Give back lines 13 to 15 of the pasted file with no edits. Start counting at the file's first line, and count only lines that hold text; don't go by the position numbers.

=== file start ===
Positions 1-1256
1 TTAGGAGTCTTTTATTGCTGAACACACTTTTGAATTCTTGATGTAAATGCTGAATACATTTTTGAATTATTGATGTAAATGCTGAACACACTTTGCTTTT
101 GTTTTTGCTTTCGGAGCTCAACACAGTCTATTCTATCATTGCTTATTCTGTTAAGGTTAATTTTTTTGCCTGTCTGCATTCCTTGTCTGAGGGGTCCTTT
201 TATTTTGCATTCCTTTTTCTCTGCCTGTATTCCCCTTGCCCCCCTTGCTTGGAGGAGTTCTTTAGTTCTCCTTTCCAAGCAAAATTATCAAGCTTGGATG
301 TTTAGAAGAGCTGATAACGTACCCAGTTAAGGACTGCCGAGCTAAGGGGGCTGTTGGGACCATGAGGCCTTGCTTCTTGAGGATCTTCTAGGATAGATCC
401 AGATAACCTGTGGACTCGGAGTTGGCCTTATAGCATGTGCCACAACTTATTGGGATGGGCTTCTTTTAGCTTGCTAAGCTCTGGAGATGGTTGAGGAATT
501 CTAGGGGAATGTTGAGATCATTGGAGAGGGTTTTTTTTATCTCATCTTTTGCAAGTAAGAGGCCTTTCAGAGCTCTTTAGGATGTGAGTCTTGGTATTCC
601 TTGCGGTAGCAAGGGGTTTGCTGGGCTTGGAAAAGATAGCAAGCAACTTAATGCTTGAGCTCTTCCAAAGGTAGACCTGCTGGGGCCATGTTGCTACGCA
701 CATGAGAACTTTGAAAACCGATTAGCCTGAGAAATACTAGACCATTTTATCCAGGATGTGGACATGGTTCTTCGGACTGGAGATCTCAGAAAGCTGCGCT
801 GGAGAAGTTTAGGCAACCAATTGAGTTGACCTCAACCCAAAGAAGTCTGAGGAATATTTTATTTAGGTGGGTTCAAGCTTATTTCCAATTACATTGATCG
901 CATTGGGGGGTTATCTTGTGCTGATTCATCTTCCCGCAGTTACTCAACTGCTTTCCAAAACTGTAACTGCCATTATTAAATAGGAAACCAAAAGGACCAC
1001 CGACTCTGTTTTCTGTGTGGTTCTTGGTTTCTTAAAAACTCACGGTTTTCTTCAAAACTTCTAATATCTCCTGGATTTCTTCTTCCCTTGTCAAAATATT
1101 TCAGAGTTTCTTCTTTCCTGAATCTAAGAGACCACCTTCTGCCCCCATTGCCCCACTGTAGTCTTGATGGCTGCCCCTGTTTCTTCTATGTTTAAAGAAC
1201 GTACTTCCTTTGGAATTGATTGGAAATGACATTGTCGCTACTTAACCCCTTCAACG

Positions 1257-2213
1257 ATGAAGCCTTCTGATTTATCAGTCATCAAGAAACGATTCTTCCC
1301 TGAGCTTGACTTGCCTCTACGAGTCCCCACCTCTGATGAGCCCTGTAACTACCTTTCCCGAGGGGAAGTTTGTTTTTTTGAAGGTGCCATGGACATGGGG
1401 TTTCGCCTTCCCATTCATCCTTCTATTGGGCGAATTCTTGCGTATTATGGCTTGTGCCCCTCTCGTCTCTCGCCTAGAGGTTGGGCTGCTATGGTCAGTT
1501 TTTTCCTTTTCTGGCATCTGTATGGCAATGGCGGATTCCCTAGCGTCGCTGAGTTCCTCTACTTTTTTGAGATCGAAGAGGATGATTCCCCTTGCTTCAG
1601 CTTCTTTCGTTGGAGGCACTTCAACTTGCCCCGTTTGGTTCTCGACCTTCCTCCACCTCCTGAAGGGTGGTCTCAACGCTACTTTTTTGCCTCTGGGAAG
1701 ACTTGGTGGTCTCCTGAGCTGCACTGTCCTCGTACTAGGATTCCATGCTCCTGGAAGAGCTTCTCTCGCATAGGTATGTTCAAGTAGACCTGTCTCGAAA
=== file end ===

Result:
1101 TCAGAGTTTCTTCTTTCCTGAATCTAAGAGACCACCTTCTGCCCCCATTGCCCCACTGTAGTCTTGATGGCTGCCCCTGTTTCTTCTATGTTTAAAGAAC
1201 GTACTTCCTTTGGAATTGATTGGAAATGACATTGTCGCTACTTAACCCCTTCAACG

Positions 1257-2213